Monday, July 16, 2007

Bush, the Saudis, and the Iraqi insurgency

By Michael J.W. Stickings

It doesn't take a Michael Moore movie to work through the connections here:

Although Bush administration officials have frequently lashed out at Syria and Iran, accusing it of helping insurgents and militias here, the largest number of foreign fighters and suicide bombers in Iraq come from a third neighbor, Saudi Arabia, according to a senior U.S. military officer and Iraqi lawmakers.

About 45% of all foreign militants targeting U.S. troops and Iraqi civilians and security forces are from Saudi Arabia; 15% are from Syria and Lebanon; and 10% are from North Africa, according to official U.S. military figures made available to The Times by the senior officer. Nearly half of the 135 foreigners in U.S. detention facilities in Iraq are Saudis, he said.

Fighters from Saudi Arabia are thought to have carried out more suicide bombings than those of any other nationality, said the senior U.S. officer, who spoke on condition of anonymity because of the subject's sensitivity. It is apparently the first time a U.S. official has given such a breakdown on the role played by Saudi nationals in Iraq's Sunni Arab insurgency.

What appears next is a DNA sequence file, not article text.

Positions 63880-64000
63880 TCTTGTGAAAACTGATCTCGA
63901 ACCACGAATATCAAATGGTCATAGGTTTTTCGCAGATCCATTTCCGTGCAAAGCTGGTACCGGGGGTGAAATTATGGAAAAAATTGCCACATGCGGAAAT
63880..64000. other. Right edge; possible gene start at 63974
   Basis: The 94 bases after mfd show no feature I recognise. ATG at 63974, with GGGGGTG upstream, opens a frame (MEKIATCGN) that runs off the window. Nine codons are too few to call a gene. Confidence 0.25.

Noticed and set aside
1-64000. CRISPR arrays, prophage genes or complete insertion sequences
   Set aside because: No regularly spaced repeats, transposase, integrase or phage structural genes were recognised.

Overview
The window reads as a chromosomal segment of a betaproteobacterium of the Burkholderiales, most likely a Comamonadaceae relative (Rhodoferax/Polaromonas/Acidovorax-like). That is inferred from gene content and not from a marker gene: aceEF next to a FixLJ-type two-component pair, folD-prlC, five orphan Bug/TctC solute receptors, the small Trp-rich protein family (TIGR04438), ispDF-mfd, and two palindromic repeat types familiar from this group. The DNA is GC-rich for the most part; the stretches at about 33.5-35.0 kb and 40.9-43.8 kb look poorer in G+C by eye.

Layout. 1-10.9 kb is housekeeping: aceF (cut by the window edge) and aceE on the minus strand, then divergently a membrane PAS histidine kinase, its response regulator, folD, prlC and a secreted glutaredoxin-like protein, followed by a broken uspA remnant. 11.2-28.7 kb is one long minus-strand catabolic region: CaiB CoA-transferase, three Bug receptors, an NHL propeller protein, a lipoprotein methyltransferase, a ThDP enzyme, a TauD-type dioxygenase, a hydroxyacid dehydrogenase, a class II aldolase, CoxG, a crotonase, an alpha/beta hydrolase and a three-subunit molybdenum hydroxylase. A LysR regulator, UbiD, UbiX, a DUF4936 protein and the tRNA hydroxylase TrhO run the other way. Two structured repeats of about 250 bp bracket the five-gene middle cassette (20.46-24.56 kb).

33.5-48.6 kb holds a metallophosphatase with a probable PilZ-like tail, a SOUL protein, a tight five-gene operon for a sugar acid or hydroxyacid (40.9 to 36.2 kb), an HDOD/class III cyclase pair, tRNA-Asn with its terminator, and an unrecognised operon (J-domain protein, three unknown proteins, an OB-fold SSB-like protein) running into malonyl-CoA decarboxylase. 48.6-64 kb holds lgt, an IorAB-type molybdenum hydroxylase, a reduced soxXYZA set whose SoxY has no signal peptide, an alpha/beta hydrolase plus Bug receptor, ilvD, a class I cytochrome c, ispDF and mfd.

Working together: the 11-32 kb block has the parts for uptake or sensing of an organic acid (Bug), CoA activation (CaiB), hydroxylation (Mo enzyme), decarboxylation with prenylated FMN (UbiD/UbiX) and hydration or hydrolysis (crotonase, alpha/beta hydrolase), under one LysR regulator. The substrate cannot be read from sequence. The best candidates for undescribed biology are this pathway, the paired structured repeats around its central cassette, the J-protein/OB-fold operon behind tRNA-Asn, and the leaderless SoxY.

He said 50% of all Saudi fighters in Iraq come here as suicide bombers. In the last six months, such bombings have killed or injured 4,000 Iraqis.

Andrew Sullivan sums it up: "The Saudis, of course, are among the Bush family's closest friends, so we neither mention nor tackle this. The gulf between the reality in the Middle East and the president's account of it grows wider and wider."

See also Juan Cole, who reminds us that the vast majority of those fighting the U.S. in Iraq are... Iraqis, "nationalists of various stripes, whether religious or secular. They are Sunni. They haven't given fealty to Bin Laden and are not 'al-Qaeda.'"

(For more, see Taylor Marsh and the GTL.)

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